The Mission: Put Up in Bulk
Wednesday, July 8, 2009
When I was growing up, canning involved my mom sealing fruits and vegetables into glass jars with metal lids. To me, the process was hot, time-consuming and a little scary because it involved a pressure cooker or, at a minimum, boiling water and the risk of botulism. (The possibility of incorrectly canned food loomed, in my young mind, as large as the threat of tornadoes in my Midwestern childhood.)
However, with the help of a friend and in less than two hours' time, I recently put up five-gallon cans of the following dried foods without breaking a sweat: almost 20 pounds of dehydrated apple slices, and 25 pounds each of black beans, refried bean flakes, nonfat dry milk, spaghetti and regular rolled oats.
I stock up on food items because I, as a Mormon, was raised to believe in storing a supply of basic foods to tide you over during hard times. Because I'm a Mormon, I know of a place in Upper Marlboro offering the facilities to can a variety of staples whose shelf life can stretch up to 30 years.
The Church of Jesus Christ of Latter-Day Saints runs 101 dry-pack canneries, which are housed in multi-function home storage centers (see sidebar). The church doesn't intend the facilities to be public but won't turn away nonmembers. It wants everyone to have a three-month supply and be working toward a year's stockpile.
At the cannery, people are allowed to package only dry food stocked by the center. (It's possible to buy in bulk from the center as well without processing the food at the cannery. And food can be packed in pouches as well as cans.) The center also has three portable canning units that it lends for a week at a time, free of charge, for home use. People may use the portable equipment to can anything they want. "Husbands, kids, whatever fits," jokes Lowell Hayes, regional field manager for the D.C. Home Storage Center and nine others.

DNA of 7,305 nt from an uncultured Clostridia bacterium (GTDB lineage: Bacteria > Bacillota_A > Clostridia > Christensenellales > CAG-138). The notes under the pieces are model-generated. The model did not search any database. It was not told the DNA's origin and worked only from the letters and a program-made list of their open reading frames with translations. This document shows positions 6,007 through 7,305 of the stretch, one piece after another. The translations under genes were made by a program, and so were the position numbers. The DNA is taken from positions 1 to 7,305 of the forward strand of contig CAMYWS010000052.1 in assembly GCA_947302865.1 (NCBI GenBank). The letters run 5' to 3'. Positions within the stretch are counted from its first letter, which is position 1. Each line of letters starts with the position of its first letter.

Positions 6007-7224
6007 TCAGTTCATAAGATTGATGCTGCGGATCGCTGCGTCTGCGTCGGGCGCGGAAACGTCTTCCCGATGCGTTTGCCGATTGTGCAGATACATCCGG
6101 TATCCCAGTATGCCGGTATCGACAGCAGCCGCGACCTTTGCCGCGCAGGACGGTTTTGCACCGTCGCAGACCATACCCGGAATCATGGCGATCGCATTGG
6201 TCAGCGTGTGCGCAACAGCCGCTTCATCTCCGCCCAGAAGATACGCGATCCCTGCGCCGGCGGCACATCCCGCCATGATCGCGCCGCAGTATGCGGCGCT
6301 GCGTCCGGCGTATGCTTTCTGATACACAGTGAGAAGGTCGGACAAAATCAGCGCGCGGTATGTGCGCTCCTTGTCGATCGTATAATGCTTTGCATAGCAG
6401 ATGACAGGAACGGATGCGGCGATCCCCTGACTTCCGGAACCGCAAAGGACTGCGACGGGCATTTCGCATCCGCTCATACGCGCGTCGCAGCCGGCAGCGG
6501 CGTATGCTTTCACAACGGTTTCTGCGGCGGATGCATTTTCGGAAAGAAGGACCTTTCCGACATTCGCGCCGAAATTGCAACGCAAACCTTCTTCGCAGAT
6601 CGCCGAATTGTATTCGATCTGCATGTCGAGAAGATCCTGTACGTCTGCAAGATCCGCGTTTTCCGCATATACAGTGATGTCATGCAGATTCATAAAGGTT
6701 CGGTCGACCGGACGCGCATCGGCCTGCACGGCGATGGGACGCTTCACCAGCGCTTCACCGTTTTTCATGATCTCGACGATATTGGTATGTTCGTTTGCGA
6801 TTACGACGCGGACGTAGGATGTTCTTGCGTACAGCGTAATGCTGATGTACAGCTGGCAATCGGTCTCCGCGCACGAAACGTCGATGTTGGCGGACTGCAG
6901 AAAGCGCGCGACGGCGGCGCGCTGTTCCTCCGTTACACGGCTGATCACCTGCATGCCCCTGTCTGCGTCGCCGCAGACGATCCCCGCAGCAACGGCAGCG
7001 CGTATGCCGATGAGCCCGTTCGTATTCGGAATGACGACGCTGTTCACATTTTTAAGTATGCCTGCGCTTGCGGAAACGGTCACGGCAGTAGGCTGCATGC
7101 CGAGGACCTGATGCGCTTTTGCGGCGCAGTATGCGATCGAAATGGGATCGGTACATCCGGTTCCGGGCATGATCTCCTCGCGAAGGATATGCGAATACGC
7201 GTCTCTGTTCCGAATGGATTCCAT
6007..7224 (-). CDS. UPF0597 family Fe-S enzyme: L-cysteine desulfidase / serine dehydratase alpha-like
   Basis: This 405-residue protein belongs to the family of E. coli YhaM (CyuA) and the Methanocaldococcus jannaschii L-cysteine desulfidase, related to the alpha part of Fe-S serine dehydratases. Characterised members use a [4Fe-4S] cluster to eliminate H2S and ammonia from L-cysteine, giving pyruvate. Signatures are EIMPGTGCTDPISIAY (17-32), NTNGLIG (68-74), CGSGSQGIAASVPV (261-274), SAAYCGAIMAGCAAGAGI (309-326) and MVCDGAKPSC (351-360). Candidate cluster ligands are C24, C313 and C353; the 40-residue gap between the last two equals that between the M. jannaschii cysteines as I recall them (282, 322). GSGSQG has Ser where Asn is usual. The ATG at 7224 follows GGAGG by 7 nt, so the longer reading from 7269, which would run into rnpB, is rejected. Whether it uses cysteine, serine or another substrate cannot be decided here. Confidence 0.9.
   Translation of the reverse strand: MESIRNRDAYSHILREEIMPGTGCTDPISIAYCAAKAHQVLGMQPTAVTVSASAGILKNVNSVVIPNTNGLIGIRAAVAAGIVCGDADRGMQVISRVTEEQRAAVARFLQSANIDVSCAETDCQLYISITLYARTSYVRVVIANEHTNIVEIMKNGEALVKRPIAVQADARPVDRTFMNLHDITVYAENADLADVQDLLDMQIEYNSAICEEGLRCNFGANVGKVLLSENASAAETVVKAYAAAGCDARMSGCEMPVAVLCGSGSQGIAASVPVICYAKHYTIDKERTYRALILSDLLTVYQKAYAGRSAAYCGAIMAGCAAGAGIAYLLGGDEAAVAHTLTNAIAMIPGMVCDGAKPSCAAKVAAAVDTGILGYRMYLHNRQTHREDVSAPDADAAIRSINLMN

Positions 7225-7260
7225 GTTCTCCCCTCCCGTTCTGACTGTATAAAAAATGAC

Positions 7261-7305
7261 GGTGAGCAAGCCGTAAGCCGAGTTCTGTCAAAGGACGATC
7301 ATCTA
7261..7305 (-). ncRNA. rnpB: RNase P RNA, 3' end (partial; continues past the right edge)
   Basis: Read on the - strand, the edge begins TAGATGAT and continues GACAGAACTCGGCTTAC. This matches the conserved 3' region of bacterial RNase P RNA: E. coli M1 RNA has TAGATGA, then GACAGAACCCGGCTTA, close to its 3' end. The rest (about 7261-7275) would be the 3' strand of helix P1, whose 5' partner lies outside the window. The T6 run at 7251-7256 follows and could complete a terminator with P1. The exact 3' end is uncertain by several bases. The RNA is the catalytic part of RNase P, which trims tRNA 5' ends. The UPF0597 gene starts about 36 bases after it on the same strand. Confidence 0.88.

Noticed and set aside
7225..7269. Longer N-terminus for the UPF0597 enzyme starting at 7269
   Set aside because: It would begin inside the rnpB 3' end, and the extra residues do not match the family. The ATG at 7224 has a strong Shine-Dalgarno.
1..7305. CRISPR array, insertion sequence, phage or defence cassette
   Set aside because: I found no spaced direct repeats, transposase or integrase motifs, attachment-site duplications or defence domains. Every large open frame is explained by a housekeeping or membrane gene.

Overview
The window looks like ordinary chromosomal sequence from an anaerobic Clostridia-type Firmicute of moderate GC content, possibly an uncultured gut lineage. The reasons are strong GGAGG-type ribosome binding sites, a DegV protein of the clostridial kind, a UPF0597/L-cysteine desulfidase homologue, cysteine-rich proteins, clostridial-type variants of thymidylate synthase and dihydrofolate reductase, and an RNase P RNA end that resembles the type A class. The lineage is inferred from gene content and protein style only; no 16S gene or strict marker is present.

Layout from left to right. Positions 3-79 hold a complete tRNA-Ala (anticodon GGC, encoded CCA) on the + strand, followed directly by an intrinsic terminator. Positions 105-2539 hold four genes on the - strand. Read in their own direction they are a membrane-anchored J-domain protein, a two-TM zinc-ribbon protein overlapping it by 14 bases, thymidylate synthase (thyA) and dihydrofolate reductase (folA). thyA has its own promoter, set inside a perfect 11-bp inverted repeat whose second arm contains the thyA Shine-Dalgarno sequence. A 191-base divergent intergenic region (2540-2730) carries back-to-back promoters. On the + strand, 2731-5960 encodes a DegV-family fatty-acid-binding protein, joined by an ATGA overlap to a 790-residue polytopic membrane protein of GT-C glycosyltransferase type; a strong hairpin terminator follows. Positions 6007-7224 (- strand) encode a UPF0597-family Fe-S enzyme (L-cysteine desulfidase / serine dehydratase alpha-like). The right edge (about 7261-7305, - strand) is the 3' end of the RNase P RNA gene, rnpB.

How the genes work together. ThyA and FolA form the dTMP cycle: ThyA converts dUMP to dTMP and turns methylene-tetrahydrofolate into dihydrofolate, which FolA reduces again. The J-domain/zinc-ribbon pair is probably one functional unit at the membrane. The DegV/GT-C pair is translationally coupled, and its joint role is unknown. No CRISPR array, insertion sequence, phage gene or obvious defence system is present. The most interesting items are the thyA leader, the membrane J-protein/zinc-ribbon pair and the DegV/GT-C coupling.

It is housed in a 14,000-square-foot building, built in 1979 and tucked in a low-key industrial zone next to Andrews Air Force Base; military jets make thundering runs overhead. I park in the first lot I come to, closest to the bishop's storehouse entrance. The storehouse is a large room stocked with dry goods and refrigerated foods that are available to needy members who earn the authorization of church leaders, called bishops, at the local level. Nonmembers also can ask a bishop for food assistance.
Here's how my canning session worked: My friend and I met Juliana Letren, 43, an employee who guided us through the process and has worked at the cannery for 10 years. We grabbed a cart and headed into the food warehouse armed with a shopping list. We perused the no-nonsense labels on industrial shelves laden with huge boxes and bags and piled our selections onto the cart.
Outside the canning room, in a wide hallway lined with more industrial shelving, we stopped to pick up rolls of preprinted labels for the cans; close by the room's rubber-clad swinging doors, we noticed clear plastic jugs that contained small amounts of various dried foods, available for topping off a can or to hold leftovers from anyone's canning session. We also collected a big scoop, a low-sided bin big enough to hold three five-gallon cans and a trash can on wheels.